An interview I did with Princeton sociologist and MacArthur genius grant winner Matthew Desmond a couple of years ago really stayed with me. He did a deep study of people getting kicked out of their apartments, and there was a story of a family who got evicted because ambulances came too many times for a child with asthma. Desmond’s book “Evicted” focused on Milwaukee, but he’s just released a new set of national data showing evictions around the country are comparable to foreclosures at the height of the financial crisis.
He joined us to discussed the findings, which were published by Princeton’s Eviction Lab. Below is an edited transcript of the interview.
David Brancaccio: So in the year 2016, you found that there were nearly a million evictions that year. Give me a sense of scale.
Matthew Desmond: This is the first time we’ve really been able to look at evictions at a national level. And so a million evictions, about 900,000 evictions, that equates to about an estimated 2.3 million people evicted in that year, many of them children. So, how do we get our hands around that number? That’s about 6,300 people a day that are evicted. That’s twice the number of people who die in car accidents every day in America. We heard a lot about the opioid epidemic last year. There were about 63,000 drug overdose deaths from opioids in the U.S., which means there are 36 evictions for every tragic overdose victim that year. This means eviction is an enormous problem. It’s a problem of enormous consequence in the country.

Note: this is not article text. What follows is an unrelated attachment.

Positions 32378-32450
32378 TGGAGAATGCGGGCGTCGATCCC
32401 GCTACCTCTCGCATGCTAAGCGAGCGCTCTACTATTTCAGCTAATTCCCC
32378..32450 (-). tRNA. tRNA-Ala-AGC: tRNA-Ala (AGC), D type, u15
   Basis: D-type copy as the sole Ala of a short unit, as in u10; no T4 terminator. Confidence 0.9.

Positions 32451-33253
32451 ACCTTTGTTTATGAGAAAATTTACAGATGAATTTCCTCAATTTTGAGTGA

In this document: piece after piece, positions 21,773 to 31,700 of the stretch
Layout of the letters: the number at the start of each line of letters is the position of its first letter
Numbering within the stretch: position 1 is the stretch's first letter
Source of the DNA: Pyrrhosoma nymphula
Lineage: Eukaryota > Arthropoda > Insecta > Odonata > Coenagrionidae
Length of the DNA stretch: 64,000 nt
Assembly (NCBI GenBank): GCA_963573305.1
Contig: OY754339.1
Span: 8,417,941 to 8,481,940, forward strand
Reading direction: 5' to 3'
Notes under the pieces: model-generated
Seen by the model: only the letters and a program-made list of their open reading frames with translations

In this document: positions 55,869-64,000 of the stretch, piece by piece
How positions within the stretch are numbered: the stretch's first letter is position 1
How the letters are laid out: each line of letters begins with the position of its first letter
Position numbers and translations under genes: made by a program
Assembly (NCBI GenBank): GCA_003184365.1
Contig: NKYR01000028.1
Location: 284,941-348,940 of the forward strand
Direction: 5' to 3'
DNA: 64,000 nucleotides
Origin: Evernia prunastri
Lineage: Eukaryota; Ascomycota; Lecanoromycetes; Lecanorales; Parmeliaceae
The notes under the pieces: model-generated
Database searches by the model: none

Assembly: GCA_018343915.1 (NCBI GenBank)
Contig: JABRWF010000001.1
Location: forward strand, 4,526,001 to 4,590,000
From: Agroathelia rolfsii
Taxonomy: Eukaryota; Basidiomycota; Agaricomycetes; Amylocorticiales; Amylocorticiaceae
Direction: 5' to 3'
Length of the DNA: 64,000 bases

Brancaccio: And that number you’re citing is just official evictions ordered by a judge. Sometimes one just gets evicted by the landlord, right?